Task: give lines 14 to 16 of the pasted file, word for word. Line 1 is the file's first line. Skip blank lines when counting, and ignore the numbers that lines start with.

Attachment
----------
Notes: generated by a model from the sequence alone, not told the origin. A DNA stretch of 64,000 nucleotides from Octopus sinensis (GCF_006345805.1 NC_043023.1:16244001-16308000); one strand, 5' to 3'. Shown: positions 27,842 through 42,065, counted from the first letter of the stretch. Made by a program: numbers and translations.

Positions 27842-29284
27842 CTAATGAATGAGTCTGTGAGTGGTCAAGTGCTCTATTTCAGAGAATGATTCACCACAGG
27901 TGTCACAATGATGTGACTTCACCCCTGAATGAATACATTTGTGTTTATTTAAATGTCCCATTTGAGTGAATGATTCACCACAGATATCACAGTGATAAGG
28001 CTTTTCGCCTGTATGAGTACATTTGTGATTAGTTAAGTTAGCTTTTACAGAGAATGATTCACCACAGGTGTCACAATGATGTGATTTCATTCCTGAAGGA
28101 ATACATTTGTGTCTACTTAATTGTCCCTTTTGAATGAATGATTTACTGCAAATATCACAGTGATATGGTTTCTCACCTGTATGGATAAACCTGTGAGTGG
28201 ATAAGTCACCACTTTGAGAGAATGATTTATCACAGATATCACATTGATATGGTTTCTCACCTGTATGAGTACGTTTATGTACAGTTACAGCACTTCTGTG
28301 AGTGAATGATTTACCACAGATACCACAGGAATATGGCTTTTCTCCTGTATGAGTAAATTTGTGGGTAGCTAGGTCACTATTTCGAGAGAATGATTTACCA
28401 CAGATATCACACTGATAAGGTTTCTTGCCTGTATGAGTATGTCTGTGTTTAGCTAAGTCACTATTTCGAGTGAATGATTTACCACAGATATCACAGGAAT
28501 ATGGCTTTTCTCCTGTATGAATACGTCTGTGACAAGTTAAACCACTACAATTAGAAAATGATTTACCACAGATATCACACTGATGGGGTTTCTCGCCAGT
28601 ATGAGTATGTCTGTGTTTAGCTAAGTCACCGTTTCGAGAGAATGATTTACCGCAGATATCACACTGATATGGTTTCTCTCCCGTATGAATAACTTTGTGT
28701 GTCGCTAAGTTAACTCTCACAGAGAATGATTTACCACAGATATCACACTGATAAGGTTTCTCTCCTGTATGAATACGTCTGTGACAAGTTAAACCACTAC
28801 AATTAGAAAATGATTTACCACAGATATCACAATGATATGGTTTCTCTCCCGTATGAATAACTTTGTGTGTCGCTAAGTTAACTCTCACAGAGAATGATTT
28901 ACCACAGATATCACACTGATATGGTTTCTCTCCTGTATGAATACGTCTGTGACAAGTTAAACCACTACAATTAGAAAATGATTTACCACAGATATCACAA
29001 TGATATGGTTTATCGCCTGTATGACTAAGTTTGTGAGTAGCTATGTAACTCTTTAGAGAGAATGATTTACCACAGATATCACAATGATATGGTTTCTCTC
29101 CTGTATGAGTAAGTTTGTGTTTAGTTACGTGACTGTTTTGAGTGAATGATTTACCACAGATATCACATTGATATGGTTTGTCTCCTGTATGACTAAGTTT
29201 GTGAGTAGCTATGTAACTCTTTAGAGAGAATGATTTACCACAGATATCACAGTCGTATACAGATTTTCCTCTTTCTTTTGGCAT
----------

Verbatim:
28901 ACCACAGATATCACACTGATATGGTTTCTCTCCTGTATGAATACGTCTGTGACAAGTTAAACCACTACAATTAGAAAATGATTTACCACAGATATCACAA
29001 TGATATGGTTTATCGCCTGTATGACTAAGTTTGTGAGTAGCTATGTAACTCTTTAGAGAGAATGATTTACCACAGATATCACAATGATATGGTTTCTCTC
29101 CTGTATGAGTAAGTTTGTGTTTAGTTACGTGACTGTTTTGAGTGAATGATTTACCACAGATATCACATTGATATGGTTTGTCTCCTGTATGACTAAGTTT